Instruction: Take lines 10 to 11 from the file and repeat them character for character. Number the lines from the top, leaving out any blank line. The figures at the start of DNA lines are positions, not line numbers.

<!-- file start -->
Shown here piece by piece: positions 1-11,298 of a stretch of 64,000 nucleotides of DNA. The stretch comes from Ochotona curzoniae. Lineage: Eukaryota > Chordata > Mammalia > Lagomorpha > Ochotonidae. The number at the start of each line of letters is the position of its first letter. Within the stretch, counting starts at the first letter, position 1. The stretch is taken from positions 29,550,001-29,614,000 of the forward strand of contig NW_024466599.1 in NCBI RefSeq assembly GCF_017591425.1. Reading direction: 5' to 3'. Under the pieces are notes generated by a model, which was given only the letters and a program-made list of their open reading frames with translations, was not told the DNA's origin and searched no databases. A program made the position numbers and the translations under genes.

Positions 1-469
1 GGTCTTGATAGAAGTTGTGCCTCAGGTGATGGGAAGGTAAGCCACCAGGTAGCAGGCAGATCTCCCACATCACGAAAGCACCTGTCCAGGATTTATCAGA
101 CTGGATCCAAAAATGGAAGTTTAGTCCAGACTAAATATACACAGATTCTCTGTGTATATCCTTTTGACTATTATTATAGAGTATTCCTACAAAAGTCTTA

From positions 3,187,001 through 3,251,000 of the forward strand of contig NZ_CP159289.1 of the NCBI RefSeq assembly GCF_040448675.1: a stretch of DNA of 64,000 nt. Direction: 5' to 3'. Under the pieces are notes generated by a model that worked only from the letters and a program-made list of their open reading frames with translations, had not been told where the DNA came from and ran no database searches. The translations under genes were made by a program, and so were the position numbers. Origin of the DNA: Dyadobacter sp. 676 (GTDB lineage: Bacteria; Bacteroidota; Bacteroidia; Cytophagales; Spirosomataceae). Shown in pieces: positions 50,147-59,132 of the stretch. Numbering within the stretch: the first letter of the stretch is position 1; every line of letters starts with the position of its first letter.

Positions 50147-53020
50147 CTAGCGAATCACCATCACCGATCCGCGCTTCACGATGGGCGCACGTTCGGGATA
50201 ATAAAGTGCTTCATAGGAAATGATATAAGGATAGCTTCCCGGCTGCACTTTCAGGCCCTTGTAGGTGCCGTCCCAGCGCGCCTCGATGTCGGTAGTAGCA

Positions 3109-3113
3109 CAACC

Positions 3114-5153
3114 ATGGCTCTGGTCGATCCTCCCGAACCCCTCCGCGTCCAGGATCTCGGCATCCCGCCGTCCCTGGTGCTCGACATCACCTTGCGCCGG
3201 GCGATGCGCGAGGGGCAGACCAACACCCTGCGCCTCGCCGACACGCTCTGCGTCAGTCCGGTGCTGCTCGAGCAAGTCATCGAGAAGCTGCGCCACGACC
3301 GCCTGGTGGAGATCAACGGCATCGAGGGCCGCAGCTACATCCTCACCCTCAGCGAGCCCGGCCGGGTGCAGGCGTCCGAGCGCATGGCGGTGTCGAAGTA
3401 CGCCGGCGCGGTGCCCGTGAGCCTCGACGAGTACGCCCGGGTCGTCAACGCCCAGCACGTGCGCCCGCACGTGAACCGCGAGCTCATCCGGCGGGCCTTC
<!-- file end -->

3109 CAACC

Positions 3114-5153